How Darn Tough makes their socks in Vermont, via Gear Patrol.
“Tacomas are well-documented to last 300,000-plus miles of hard driving”
A 2016 Toyota Tacoma DoubleCab for the backcountry: Tool of the Trade
Toyota calls it a Desert Air Intake, but it’s a snorkel. Only available on the top of the line 2019 TRD Pro. As Toyota says:
The most eye-catching of the Tacoma upgrades, no doubt, is the available all-new TRD Desert Air Intake. Designed to sustain consistent off-road performance no matter how silty or dirty the terrain gets, the TRD Desert Air Intake takes the 278-horsepower 3.5L V6 engine’s air intake away from dust that hovers inside the wheel well (where traditional air intakes are located) during off-road operation. This allows for air ingestion to occur in a cleaner space above the windshield, therefore, helping to benefit filter longevity and, ultimately, engine health.
Barbour, Orvis, and Land Rover have combined to offer via sweepstakes a classy 1995 Land Rover Defender, restored by East Coast Defenders, green paint and canvas on the outside, saddle leather, tartan, and waxed cotton on the inside. That’s the American version. Over in Barbour’s home country, they have another custom Defender available.
Some interesting ideas (like folding seats/cots sourced from helicopters) in a pricey-looking work van custom built for archaeology: The Archaeologist’s Backpack: Building the Ultimate 4×4 Office
As for its being significant to archaeology, it sure ain’t no 1991 Ford Transit van.
See also: The Van/In Transit.
Multiple cameras, two pairs of reading glasses, one Munsell soil color book, and a plastic trombone: six anthropologists on the things they carry, in “What’s in Your Bag?” at Anthropology News.
Back in 1996, Volkswagen partnered with Trek bicycles, offering a special VW Jetta Trek edition that came with a Trek mountain bike and a roof rack to put it on. The following year, they also offered a VW Trek Golf. One of those bikes turned at a charity bike store, and, although I’ve never owned a VW, I picked it up because, as it says on the frame, it’s a Limited Edition.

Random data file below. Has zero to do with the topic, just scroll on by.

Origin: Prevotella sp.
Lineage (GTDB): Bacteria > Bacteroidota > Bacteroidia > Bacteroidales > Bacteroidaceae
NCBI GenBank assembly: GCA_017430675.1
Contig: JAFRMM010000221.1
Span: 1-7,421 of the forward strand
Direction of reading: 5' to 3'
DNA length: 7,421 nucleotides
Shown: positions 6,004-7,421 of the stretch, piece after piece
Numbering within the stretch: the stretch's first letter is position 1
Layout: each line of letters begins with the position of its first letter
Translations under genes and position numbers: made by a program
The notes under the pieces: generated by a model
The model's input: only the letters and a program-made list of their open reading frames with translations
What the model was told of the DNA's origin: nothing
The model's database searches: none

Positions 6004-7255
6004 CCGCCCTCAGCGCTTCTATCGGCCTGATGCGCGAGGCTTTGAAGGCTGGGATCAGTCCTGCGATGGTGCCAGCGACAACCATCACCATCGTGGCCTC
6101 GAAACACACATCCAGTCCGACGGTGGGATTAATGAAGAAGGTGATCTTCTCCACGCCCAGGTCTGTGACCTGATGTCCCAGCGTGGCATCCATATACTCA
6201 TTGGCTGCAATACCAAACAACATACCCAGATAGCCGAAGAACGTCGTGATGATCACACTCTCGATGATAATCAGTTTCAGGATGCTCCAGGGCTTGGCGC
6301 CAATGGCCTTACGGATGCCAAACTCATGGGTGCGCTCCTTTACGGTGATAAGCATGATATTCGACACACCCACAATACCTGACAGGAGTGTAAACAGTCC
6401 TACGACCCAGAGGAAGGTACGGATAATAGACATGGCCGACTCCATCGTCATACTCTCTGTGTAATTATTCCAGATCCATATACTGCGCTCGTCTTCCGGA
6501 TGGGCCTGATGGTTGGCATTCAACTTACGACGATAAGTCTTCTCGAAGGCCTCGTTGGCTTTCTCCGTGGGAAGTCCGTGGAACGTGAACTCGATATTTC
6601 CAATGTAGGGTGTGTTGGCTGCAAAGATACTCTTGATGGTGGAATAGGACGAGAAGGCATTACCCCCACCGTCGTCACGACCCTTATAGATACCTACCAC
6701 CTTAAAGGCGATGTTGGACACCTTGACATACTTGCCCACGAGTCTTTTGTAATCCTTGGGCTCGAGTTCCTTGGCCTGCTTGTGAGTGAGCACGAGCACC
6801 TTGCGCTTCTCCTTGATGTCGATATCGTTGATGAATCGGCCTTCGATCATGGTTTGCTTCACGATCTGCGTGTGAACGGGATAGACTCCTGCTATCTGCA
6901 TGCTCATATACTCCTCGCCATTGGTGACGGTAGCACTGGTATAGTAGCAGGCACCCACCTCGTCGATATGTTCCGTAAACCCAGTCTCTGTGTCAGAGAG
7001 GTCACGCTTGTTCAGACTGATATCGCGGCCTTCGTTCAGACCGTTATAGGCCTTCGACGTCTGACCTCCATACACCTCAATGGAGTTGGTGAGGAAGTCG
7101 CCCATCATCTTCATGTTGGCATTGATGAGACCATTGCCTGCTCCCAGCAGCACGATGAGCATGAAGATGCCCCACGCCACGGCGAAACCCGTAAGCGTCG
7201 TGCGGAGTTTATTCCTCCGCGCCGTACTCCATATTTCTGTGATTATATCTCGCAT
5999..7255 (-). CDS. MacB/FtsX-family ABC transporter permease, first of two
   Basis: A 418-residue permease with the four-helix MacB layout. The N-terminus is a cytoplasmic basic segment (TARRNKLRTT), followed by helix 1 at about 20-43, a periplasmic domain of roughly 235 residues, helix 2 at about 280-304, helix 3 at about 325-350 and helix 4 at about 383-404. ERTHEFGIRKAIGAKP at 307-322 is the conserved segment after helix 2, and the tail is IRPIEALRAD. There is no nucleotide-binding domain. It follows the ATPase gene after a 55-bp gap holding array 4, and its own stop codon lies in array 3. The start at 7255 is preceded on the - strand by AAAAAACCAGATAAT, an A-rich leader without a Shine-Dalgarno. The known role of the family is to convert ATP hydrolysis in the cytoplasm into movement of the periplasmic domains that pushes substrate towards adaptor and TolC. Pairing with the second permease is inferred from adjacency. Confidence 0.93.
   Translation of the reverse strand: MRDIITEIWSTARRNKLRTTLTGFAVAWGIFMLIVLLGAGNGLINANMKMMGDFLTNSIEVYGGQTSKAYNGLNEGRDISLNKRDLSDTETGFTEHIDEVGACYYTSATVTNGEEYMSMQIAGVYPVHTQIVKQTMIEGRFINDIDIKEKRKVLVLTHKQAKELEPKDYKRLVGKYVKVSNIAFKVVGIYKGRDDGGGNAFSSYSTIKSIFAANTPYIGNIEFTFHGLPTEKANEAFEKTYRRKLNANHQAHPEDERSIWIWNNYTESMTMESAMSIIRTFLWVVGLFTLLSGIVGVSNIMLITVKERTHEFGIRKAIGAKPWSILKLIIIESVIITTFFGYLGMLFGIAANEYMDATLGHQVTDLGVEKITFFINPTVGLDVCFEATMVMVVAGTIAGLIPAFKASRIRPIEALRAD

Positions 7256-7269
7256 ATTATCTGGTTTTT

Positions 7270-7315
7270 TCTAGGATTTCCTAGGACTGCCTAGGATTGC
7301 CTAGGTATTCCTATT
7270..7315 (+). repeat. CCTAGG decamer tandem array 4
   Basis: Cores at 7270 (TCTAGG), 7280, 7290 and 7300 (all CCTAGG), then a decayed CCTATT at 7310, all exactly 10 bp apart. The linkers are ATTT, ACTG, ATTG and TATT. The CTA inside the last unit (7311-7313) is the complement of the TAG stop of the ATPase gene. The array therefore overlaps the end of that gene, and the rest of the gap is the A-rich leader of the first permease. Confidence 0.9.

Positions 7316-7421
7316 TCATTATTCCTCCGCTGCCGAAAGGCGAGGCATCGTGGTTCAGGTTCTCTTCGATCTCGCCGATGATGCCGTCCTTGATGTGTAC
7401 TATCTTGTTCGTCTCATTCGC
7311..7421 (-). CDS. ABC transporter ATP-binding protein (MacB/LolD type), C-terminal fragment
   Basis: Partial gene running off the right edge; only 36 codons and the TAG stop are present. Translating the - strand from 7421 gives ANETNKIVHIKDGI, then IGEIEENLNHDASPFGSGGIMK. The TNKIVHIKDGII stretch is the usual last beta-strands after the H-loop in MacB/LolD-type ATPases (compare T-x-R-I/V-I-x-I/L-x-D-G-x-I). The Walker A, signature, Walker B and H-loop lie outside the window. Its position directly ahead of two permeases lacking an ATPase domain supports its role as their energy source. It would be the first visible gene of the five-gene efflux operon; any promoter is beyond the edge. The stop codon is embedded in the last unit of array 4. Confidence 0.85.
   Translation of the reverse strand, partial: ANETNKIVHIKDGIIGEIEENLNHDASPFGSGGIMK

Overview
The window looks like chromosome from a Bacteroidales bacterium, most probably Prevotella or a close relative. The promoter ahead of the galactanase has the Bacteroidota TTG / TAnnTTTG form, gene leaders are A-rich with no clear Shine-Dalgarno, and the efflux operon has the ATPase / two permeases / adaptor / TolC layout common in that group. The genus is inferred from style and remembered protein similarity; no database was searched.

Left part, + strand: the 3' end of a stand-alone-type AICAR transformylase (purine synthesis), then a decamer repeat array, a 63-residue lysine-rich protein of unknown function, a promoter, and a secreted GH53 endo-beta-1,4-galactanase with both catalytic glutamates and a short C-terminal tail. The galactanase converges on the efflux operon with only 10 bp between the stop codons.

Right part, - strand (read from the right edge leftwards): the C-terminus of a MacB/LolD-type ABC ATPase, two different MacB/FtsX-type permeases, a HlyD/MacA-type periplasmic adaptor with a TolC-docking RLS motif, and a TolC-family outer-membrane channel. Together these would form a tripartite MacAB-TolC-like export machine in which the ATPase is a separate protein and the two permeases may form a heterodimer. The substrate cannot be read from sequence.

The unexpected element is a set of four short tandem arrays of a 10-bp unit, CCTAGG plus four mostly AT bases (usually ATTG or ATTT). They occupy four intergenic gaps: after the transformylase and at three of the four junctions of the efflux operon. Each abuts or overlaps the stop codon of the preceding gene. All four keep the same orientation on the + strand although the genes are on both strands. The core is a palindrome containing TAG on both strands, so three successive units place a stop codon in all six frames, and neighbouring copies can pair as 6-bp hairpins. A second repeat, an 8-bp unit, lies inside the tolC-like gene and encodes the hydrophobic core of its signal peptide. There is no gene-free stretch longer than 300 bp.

The 1996 Jetta Trek Limited Edition Sedan started under $16,000 and came with either a five speed manual or four speed automatic. The VW Trek bike came with 21 speeds and custom seat, handgrips, and special graphics: a dude on a multi-colored rocket, orbiting the VW logo, and holding…something?
Details on the bikes are a bit harder to find. The 1996 ones had a steel frame, but this one has an aluminum frame, which may be the 1997 version. The OCLV on the rocket stands for Trek’s patented carbon fiber, but it’s unlikely that there’s any of it on this bike. A few parts had been replaced in the past twenty years, including the saddle (which also would have had that rocket boy logo), but it still has the original VW hand grips.
It’s definitely in better shape than some of the Trek Edition automobiles out there: Junkyard Gem.
Still on the lookout for a Jetta Shepherd edition, though:
Project Hero is a Land Rover Discovery with a Landing Pad on the roof for your drone. The drone can land on the roof while the Land Rover is in motion; a powered cover keeps it from getting blown off the roof. Use it to find out why you’re stuck in traffic on the highway, or, as originally intended, to assist Red Cross emergency response teams. Details at Land Rover.
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So two guys wrote an encyclopedia about International Harvester’s Scout SUV/truck/jeep competitor and it’s 384 pages long. On of those guys is 4WD historian Jim Allen, and the other is John Glancy, a Scout collector who also owns the rights to the Scout name (?!?).
The book is International Scout Encyclopedia: The Authoritative Guide to IH’s Legendary 4×4 More on the book here.